Why I hate therapy breaks: part 2

When I started the last post Why I hate therapy breaks: part 1 I knew that I had plenty to say about breaks from therapy and how hard they are to navigate, particularly when you aren’t one of those blessed souls that is ‘securely attached’. But getting down to writing this second part has been proving really hard. It’s like I’m having some kind of mental block on it.

I think I kind of know what’s happened. It’s what always happens at some point in a therapy break – the littlest parts of me have become fully activated, are overwhelmed and terrified, they are screaming and I can no longer pretend that they’re not there because the noise they are generating inside can’t be drowned out. They are sure that she (therapist) is gone and isn’t coming back, and are basically having a full on meltdown about it.

The rational adult part of me that was holding the fort, just about hanging it together, and doing my best to soothe those parts is struggling to contain all the fear and anxiety that’s bubbling inside. It just feels too much. The break feels too long. I hate it.

IMG_1375
This is how it feels today.

 

It’s really difficult carrying on with the normal day-to-day of being a wife and mother with adult responsibilities when there is a significant part of me that feels like a distraught baby crying out for an absent mother who isn’t ever going to come. It’s really quite strange carrying that and still going about the daily routine and all that entails.

Yesterday saw an early morning shoe fitting for both my kids in order to be ready for the return to school and preschool next week; sorting out paperwork; going to the bank; a quick run round the supermarket; getting sports kit washed and ironed ready for classes this morning; a playdate; mowing the lawn and walking the dogs– all totally mundane tasks and not stressful in the least, but they are definitely ‘adult’ tasks. The day’s chores felt more demanding than they really were because not only do I have my real small children to manage, I also have a fair few internal ones playing up!

When I woke up yesterday morning all I really felt capable of was hiding under the duvet with a teddy and having a good cry about how much I miss my therapist. It couldn’t happen, 1) because the kids couldn’t get their shoes by themselves and 2) I don’t cry….but that’s another post altogether!

This level of inner conflict, turmoil, distress, call it what you will is hard to manage. I think perhaps the reason it gets worse towards the end of break (as ridiculous as that sounds) is because it takes a massive amount of energy (both emotional and physical) to contain the feelings that rise up during a break. It’s almost as though when the finish line is in sight I start to stumble because I am utterly fatigued from trying to keep going for so long. I don’t know if that makes sense? I feel a bit mentally cloudy today.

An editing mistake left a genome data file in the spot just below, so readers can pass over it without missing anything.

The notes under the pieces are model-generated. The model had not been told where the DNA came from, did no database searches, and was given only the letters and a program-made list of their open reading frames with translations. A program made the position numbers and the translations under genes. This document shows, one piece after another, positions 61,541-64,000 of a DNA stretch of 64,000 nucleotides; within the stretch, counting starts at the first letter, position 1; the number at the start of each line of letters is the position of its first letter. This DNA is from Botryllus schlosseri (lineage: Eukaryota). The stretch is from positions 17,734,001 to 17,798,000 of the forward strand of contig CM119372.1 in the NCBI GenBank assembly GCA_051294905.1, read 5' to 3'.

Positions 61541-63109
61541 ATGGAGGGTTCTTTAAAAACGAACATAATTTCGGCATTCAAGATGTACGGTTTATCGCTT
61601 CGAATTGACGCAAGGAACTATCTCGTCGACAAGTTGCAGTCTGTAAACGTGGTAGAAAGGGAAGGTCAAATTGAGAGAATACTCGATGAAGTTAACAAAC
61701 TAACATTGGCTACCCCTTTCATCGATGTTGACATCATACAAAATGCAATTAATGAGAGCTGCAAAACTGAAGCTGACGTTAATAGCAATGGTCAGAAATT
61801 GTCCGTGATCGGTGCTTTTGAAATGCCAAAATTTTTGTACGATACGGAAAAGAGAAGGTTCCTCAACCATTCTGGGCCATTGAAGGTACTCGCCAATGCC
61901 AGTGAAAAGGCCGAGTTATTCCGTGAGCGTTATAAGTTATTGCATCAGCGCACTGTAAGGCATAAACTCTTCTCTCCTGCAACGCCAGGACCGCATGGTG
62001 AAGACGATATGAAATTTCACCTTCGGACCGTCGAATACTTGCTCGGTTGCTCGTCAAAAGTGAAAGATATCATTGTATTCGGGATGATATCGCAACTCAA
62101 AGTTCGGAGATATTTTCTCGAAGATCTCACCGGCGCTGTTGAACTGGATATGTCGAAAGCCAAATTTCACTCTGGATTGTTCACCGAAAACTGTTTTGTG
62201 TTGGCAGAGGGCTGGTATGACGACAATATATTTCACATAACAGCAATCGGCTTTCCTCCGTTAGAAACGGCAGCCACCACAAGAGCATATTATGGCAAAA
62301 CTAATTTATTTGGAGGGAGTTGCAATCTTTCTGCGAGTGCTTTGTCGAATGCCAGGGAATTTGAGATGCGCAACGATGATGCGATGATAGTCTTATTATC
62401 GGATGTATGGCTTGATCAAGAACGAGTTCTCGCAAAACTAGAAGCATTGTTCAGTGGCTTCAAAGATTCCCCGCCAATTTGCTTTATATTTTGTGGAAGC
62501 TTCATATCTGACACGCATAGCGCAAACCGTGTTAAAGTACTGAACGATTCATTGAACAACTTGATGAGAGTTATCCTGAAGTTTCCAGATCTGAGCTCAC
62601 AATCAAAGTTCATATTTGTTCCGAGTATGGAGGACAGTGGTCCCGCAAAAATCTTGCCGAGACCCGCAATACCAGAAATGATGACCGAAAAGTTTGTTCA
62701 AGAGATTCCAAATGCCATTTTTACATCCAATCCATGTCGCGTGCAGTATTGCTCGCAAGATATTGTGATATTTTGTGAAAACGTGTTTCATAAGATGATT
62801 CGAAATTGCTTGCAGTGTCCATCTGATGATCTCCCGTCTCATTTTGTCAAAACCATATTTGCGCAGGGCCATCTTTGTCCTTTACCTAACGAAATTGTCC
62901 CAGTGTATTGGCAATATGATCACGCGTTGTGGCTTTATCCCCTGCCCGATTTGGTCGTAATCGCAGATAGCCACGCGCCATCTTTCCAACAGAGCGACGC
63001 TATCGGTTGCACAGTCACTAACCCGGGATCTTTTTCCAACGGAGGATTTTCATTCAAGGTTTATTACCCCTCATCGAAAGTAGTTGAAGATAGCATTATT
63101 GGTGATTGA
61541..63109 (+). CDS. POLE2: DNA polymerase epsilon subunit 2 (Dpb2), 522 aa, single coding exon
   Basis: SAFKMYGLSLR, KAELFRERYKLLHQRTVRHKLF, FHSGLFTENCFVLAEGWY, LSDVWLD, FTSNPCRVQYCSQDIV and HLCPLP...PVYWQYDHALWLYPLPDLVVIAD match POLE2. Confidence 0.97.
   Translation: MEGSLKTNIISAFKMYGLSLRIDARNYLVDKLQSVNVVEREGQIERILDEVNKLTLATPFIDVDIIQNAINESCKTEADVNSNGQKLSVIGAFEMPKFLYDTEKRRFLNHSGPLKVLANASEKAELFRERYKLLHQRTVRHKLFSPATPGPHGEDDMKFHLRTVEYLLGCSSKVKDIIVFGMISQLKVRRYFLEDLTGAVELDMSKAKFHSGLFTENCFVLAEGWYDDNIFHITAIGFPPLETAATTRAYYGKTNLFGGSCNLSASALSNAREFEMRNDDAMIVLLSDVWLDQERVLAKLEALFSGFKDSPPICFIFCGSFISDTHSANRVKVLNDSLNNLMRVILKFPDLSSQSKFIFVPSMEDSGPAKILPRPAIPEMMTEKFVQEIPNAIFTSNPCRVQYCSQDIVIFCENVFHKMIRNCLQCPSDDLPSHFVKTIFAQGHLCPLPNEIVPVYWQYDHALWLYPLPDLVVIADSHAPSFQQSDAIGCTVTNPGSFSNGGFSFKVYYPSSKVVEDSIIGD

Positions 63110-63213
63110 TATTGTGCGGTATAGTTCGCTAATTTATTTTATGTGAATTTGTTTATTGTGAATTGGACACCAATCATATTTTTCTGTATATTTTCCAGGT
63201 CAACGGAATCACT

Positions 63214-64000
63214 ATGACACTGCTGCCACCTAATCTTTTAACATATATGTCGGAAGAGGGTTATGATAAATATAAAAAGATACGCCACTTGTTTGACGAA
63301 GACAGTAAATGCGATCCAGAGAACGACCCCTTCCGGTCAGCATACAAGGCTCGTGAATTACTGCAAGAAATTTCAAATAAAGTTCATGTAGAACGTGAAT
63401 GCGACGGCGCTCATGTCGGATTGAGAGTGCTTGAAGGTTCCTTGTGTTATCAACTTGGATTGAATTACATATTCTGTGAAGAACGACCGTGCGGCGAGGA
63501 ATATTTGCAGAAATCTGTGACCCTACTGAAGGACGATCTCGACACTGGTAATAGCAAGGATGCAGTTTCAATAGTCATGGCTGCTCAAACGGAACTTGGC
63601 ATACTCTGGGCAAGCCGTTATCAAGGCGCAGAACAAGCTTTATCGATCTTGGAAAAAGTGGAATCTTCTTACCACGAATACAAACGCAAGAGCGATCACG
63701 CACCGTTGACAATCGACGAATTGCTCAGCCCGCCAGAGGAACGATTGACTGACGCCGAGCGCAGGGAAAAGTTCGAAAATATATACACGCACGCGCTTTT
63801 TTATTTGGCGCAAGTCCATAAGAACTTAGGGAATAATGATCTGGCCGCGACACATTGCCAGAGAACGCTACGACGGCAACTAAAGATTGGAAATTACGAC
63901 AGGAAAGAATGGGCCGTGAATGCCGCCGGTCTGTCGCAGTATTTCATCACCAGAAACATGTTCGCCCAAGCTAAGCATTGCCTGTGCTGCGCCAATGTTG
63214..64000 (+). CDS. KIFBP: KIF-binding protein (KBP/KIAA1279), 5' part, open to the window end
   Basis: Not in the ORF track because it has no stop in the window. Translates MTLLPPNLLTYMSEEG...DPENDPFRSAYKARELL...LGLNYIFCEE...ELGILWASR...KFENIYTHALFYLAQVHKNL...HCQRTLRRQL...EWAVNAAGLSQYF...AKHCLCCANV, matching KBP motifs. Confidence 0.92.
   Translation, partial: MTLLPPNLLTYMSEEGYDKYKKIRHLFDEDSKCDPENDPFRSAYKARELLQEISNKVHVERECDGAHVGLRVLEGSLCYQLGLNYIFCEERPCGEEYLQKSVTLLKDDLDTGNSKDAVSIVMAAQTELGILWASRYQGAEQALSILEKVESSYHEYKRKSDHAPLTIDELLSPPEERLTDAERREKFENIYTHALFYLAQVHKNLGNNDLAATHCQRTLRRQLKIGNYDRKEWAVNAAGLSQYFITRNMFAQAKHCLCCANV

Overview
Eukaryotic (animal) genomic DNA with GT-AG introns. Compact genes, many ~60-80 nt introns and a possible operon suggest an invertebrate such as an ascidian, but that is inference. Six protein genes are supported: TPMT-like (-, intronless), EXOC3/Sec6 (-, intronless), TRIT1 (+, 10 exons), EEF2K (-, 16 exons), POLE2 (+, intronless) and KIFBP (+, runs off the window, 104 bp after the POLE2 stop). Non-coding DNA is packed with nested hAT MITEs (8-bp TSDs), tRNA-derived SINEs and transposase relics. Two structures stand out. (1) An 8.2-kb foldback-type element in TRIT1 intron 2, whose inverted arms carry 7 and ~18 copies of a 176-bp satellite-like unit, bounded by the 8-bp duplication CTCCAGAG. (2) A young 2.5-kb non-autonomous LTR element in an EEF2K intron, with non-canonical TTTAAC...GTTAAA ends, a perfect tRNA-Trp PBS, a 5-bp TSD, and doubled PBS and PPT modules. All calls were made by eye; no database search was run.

In the early days of therapy I used to feel a bit ‘out of sorts’ and miss my therapist when we were on a break, but recently I became aware of the different parts of myself: Little Me, Four, Seven, Eleven, The Teenager, and The Critic.  And since then breaks have become a whole new level of hell and torment. I’ve noticed that my mind shifts through cycles of different emotions and I have come to associate these varying emotions with the different parts of myself. I’ve noticed that there’s a negative pattern that takes place and when I go back to therapy I really need to make it a priority task to try and work out why it happens and how to avoid it/manage it.

I tend to start a break in my Adult: ‘It’ll be fine. Sure I’ll miss her, but it’s ok, she’ll be back in x amount of time and in the meantime I’ll be kind to myself’. I wish I could sustain that but before very long the little ones start to get noisy. Little Me doesn’t really have words yet but I can clearly see her in my mind’s eye standing in a vast empty space with tears streaming down her face, screaming ‘Mummy, come back’. That’s hard. It comes from a place of real loss and abandonment in my childhood where from the age of four til eleven my mum would be away from Sunday afternoon to Friday evening.

Once you throw in Four and Seven into the mix it starts to get really upsetting. Eleven stands silently on the side lines. She’s been here before. She knows the score. She’s learnt that crying doesn’t get her anywhere so she just doesn’t express any emotion anymore. No one is coming for her. No one knows how much she is hurting. She needs to take care of herself. So she’s quite a little grown up. It’s sad, really.